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The sexual misconduct allegations levied against CBS CEO Leslie Moonves were the biggest topic at CBS’s day at the Television Critics Assn. press tour, held Sunday in Beverly Hills.

Murphy Brown” executive producer Diane English addressed the Moonves claims Sunday during a panel promoting the show. “On behalf of everybody on our show, we take the allegations of sexual misconduct very seriously,” English told reporters. “Murphy Brown” originally aired on CBS from 1988 to 1998, with the last few seasons of its run overlapping with the beginning of Moonves’ time at CBS. The company last week announced that it has hired two outside law firms to investigate sexual-misconduct allegations against Moonves.

“We support the investigation fully,” English said, adding that “None of us have had any negative experiences in that regard at CBS,” adding, “as far as I know no one on my crew has.”

English also noted that prior to the publication of Moonves allegations, producers of the revived “Murphy Brown” wrote an episode based on the MeToo movement.

“It’s a powerful movement, we wanted to do it justice, and the episode title is ‘#MurphyToo,'” English said.

Talk of Moonves dominated CBS’ day at press tour. he women’s rights group Ultraviolet commissioned a digital mobile billboard truck to circle the Beverly Hilton, the site of the press tour, to demand that Moonves be fired. The billboard read: “We believe the women sexually harassed and assaulted by Leslie Moonves: Why doesn’t CBS? Fire Moonves now.”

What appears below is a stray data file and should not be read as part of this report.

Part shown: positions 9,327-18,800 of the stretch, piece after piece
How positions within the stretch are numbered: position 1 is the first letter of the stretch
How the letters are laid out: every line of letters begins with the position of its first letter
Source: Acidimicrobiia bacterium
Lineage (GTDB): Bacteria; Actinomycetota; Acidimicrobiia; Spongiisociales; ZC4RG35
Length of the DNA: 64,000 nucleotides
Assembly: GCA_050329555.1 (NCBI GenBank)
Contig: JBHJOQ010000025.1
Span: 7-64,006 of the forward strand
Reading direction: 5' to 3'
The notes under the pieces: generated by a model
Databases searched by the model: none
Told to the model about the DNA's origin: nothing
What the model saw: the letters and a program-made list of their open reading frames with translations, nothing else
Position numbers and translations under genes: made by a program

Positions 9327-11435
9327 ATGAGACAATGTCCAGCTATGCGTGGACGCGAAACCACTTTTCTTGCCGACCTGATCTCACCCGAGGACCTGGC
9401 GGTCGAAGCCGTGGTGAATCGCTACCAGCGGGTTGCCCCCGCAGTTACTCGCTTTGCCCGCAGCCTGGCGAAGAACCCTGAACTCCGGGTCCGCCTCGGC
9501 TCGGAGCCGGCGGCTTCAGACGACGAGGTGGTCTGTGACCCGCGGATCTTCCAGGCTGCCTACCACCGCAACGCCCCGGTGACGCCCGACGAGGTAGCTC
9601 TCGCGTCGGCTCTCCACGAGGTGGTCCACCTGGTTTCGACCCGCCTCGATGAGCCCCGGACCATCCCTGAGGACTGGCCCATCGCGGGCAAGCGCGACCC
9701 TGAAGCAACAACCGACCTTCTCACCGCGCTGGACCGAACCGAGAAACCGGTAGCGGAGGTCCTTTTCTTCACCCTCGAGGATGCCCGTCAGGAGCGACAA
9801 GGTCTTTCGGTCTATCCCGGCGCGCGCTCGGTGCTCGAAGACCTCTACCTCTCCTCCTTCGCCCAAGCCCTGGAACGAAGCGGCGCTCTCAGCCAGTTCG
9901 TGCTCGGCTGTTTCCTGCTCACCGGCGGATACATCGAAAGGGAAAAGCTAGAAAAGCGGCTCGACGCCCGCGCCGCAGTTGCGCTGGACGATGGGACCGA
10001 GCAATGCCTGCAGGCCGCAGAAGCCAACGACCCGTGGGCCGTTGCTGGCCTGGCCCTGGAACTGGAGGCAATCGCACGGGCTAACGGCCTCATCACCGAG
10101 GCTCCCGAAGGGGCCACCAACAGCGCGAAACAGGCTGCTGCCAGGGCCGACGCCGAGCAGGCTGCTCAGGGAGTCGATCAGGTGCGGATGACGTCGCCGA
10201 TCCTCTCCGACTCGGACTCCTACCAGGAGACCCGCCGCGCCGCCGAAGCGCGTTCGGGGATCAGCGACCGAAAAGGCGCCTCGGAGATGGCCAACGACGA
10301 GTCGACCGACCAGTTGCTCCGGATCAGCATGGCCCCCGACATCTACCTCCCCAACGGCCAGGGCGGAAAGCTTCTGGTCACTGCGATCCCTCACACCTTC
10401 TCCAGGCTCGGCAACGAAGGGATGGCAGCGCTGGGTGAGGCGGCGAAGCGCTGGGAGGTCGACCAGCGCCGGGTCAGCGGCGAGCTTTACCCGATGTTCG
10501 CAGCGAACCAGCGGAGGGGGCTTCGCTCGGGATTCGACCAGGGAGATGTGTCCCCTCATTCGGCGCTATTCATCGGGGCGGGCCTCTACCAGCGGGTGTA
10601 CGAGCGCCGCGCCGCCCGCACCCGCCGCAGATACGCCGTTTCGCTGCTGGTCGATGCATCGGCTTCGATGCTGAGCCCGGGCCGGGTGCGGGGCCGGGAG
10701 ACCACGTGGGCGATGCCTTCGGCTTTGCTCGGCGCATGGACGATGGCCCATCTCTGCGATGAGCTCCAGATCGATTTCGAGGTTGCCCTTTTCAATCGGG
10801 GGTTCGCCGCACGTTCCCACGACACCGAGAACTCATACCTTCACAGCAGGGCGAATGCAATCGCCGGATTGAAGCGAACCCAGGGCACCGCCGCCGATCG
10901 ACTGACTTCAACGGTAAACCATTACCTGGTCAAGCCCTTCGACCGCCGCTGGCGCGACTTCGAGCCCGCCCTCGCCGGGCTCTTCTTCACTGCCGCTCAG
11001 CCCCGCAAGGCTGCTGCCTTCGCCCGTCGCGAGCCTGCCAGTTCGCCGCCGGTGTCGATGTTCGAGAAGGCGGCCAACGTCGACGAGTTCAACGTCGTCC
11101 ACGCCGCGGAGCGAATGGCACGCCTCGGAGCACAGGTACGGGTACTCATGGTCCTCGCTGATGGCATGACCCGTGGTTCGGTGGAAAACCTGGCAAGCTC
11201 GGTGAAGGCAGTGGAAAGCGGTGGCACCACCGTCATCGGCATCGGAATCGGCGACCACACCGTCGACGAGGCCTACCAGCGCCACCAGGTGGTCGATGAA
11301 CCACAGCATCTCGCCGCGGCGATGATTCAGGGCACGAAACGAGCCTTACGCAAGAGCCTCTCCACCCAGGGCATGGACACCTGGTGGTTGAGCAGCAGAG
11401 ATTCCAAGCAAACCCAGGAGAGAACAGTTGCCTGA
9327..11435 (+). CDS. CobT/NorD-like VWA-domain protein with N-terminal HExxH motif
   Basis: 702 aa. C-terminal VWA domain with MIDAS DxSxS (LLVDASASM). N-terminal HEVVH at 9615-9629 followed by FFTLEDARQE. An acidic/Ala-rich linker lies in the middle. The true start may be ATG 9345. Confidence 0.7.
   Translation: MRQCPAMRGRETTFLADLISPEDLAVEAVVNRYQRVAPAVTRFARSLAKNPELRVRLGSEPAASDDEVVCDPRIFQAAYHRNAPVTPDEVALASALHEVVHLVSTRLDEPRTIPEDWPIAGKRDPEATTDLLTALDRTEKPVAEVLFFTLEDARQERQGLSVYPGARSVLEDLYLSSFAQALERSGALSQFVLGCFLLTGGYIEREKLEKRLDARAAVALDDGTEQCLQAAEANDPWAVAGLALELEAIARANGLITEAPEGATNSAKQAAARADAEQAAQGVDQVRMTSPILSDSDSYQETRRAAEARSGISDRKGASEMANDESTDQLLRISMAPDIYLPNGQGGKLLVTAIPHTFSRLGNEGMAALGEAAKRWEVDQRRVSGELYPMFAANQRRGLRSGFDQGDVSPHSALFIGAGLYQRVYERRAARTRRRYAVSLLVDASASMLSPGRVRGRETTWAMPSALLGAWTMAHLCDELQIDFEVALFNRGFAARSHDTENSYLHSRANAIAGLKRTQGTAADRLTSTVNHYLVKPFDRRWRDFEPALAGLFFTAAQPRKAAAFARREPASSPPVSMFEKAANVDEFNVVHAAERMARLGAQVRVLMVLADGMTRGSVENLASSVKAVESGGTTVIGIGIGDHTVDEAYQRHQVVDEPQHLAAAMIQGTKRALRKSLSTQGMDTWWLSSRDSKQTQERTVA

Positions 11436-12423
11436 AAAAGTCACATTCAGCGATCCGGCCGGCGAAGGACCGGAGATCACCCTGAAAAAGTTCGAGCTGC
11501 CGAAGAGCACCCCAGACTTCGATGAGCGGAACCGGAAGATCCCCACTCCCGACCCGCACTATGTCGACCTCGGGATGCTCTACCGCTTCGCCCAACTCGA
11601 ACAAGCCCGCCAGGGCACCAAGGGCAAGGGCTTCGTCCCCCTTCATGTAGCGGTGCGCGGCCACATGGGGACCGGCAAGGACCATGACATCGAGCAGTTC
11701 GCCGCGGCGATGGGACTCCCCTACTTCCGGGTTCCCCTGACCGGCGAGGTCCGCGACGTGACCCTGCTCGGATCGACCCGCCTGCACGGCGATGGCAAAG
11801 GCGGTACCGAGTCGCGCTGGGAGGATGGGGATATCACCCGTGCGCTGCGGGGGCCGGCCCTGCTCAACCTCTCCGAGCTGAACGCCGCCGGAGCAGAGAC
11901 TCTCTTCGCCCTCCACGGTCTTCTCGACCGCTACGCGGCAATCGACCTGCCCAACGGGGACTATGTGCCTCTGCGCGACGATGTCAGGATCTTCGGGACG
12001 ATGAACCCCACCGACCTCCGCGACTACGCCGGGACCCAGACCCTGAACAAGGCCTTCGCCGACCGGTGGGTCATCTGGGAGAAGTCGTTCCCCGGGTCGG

In an article published in the New Yorker last week, Moonves was accused of sexual misconduct by six women, including actress Illeana Douglas, who claimed Moonves had her fired from a CBS pilot after she turned down his advances; writer Janet Jones, who alleges he assaulted her during a pitch meeting while Moonves worked at 20th Century Fox; and producer Christine Peters, who accused Moonves of making an advance to her when she was up for a job at CBS Films.

Moonves acknowledged a prior lapse in judgment in a statement to the New Yorker, but disputed other aspects of the report. “I always understood and respected — and abided by the principle — that ‘no’ means ‘no,’ and I have never misused my position to harm or hinder anyone’s career,” he said.

The board of CBS has hired two different law firms to investigate the allegations, and formed a special committee to oversee the investigation.